Useful Video Lessons – Design Your Own!

It’s always fun to go exploring the Net for useful resources and that’s just what I did this morning.   Kathy Shrock’s Home Page "Shedding Light on Web 2.0" was my first stop on my morning tour.   Hmmm… lots of interesting "stuff" here.   Let’s check out the Google Video Lessons — that looks interesting since we all love integrating useful unitedstreaming videoclips in our instruction.

Interesting… being a former LMC Director (who enjoys surfing the net for ed. resources) I take a close look at the URLs for the hits listed… gee, most of the first 2 pages of hits when you search Google Video using lesson plans as your keywords are from lessonplanvideos.com

I wonder who produces these resources, so I usually check out the About Us or Contact Us information on pages I am visiting.  Afterall, we are curious beings, us humans, and we like to know the "who" behind the computer screen.  Librarians call this the "authority" check (See this site for helpful checklist when reviewing web sites).      

Note:  I had trouble loading the Contacts page and other pages but I clicked on the yellow yield symbol in the status bar at the bottom of my screen and said OK to the error message… and was able to finally load the home page. 

Being curious about the videos I took a look at the Windows XP Computer Lesson Plans listed in the Computer Training Lesson Plans… 

Print Images using the Print Wizard Lesson Plan
Copy Photos & Images between Folders Computer Lesson Plan

The narrator has a definite accent and nice narration style – the developer of the videos must be Australian. 

Now, that’s pretty useful information that many students and teachers would value.  Techie types  (T3′s – techie teacher types) usually already know all these helpful tips and tricks but not everyone out there is a computer guru. 

Check out the video lessons… they are a nice example of what YOU, yourself, could do and very easily at that. 

Do you have…

1) A lesson which makes for a good VIDEO LESSON? Everyone does… just think about a lesson that would be delivered more effectively if you could present the information and techniques via a short 2-3 minute video clip.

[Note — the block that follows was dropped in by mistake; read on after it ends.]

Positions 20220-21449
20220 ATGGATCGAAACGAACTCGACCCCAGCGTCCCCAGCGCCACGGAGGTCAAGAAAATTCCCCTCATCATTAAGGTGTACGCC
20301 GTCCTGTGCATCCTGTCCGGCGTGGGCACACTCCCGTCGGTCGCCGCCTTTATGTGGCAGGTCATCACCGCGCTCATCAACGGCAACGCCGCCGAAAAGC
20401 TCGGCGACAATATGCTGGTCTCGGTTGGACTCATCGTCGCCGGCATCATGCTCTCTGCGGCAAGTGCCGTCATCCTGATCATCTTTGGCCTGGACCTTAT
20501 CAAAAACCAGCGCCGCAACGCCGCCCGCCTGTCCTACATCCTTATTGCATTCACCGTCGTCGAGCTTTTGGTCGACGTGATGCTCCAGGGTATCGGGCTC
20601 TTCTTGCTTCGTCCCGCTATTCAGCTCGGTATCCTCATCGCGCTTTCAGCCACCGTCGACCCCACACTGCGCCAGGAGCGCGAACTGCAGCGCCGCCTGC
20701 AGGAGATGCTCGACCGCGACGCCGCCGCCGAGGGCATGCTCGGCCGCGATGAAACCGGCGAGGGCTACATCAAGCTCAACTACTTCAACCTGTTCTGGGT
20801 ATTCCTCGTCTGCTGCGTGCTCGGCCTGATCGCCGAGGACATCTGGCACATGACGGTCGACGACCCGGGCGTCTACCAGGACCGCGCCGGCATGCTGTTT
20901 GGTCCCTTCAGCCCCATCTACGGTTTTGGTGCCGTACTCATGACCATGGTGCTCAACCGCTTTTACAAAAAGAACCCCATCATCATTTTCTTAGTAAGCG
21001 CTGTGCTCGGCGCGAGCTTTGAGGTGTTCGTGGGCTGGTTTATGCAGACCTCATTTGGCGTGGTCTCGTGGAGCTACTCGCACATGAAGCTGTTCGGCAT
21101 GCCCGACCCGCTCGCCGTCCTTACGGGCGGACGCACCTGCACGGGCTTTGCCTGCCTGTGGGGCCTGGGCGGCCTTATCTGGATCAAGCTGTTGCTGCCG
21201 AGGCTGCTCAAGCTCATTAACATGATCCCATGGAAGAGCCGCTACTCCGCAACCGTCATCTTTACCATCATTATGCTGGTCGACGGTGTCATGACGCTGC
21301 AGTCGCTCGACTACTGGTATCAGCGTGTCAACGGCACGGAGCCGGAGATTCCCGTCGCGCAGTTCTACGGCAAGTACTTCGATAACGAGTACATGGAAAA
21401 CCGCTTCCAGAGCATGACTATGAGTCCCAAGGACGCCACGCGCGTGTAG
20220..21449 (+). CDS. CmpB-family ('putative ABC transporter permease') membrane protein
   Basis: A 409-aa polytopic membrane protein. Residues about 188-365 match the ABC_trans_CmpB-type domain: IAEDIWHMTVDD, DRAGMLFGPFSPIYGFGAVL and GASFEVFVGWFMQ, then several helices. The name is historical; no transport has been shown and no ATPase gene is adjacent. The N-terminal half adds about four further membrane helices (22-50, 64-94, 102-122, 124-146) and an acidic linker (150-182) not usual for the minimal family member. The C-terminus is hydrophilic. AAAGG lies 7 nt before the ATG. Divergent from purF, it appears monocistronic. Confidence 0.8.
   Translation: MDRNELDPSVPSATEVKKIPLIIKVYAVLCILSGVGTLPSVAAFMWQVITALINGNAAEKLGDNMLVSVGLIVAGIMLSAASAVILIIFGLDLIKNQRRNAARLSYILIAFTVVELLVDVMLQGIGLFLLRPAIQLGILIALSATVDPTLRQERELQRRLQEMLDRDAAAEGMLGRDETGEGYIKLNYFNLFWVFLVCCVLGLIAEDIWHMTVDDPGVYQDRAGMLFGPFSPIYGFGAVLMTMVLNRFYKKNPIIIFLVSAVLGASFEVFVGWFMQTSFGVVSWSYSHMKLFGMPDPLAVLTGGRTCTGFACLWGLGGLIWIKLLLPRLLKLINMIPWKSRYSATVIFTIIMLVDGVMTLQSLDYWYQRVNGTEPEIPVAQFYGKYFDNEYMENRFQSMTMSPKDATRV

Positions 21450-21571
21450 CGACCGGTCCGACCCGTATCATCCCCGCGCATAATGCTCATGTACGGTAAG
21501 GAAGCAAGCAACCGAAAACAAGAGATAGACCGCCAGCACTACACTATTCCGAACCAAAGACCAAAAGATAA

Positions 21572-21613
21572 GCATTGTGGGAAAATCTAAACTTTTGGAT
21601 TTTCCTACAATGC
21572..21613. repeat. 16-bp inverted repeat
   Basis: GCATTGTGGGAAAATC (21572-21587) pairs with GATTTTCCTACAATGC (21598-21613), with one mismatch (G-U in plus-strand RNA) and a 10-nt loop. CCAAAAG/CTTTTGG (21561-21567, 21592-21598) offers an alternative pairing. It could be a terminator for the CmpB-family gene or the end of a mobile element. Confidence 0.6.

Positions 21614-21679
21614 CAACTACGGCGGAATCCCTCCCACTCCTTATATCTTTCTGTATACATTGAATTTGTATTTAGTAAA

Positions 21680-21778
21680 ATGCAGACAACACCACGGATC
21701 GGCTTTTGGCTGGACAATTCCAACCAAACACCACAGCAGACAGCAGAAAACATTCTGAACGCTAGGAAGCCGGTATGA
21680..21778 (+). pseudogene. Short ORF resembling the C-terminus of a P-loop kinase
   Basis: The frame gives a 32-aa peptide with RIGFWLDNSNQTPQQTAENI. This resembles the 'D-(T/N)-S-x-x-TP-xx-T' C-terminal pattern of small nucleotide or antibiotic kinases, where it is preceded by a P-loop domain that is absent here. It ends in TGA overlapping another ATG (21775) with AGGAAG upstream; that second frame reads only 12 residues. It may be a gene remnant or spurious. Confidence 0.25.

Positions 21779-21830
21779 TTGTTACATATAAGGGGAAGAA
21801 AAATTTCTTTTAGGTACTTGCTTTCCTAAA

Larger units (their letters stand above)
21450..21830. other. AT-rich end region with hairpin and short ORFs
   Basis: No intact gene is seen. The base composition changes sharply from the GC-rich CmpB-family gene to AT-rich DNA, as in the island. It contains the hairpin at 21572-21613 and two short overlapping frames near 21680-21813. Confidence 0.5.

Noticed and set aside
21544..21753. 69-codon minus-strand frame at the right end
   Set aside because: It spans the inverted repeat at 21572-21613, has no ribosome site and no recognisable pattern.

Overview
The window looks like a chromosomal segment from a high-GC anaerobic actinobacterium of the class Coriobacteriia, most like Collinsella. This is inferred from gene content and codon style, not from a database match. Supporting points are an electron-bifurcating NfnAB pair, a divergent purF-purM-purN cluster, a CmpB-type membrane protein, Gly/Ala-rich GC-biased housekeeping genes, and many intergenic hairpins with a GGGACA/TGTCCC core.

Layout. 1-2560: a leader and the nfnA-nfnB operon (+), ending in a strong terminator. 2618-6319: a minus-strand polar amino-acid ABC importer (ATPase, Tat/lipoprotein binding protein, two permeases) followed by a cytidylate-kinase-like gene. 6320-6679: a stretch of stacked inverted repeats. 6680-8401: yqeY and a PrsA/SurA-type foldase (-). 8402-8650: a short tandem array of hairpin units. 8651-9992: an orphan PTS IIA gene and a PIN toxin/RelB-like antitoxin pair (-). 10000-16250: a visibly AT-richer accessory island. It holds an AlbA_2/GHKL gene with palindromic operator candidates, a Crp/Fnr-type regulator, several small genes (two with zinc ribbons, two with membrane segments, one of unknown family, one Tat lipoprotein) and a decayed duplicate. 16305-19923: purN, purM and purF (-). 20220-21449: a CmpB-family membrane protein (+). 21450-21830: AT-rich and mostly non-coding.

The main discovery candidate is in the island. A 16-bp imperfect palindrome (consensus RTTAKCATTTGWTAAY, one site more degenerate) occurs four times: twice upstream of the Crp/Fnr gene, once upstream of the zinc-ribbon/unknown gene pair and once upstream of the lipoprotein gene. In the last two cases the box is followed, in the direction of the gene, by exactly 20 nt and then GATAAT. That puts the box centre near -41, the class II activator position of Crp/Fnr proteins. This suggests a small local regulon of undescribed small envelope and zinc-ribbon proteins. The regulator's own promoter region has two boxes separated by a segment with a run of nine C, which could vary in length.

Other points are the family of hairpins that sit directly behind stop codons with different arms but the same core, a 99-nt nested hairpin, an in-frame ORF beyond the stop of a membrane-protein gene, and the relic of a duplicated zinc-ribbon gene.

2) You may need access to an image snag program or use of the Print Screen key and the Paint Program 2020image on your computer (Windows OS).    Image snag programs like SnagIt by TechSmith and others are inexpensive and very useful, but you can do the same thing with your PrintScreen key and Paint program for FREE.   

Check out 20/20 screen capture software also – this free program was one I learned about by reading the Southern California DEN Blog!Paint

And, of course, EDITABLE videoclip content from unitedstreaming, if you are developing a curriculum-related video lesson! (Did you know that there are 1412 full program editable videos available?)Editablecontentsearch

3) A multimedia production program which allows you to include voice over narrations… MovieMaker 2.1 or PhotoStory 3.0 (Windows OS) or iPhoto and iMovie (Mac) would do the trick.    Very cool that MovieMaker and PhotoStory are FREE.

Computer_microphone4) An inexpensive microphone… like Logitech’s or Labtec’s USB desktop microphone which runs about $20 or less.  You can find these almost any electronics store, Target, Shopko, WalMart, etc.

5) TIME… well, that’s one resource there is little of for busy, hard-working educators.  You will have to find that on your own but when you do create your first video lesson, let us know. 

Share your video lessons via the DEN Educator Resources (many DEN members already have) and let’s see what we can create, share, and Educatorresourcesbuild collaboratively.

Comments

  1. Keith Schroeder

    I have gave the 20/20 software a try. It works pretty cool for a free program. Thanks for telling us about it! I’ve used printkey 2000 for printing screen shots for quite a few years and love it because it is free and is very user friendly. It gives you quite a few more options than the plain windows print screen.

  2. Karen C. Seddon

    Wow, Jan. These are amazing sites. I particularly love the Google lesson plans. I’d like to throw one more suggestion in the pot for making great lessons – SNAG IT. This wonderful tool created by Tech Smith allows us to capture our screen in a movie format. If you can hit the F9 to begin and the F10 to stop, you can make a simple video for your students and colleagues.
    http://www.techsmith.com/snagit.asp

  3. Tom Turner

    Neat Idea Jan! If you use paint shop pro you can capture desktop images as well. It’s a Ctrl – Alt – prt screen combination if I remember correctly. It’s been a while since I’ve used it though.

  4. Glenda Jenkins

    Why is it when we work to teach something, we always learn something. Maybe that is why I love this job so much! Thanks for sharing the Video Lessons.

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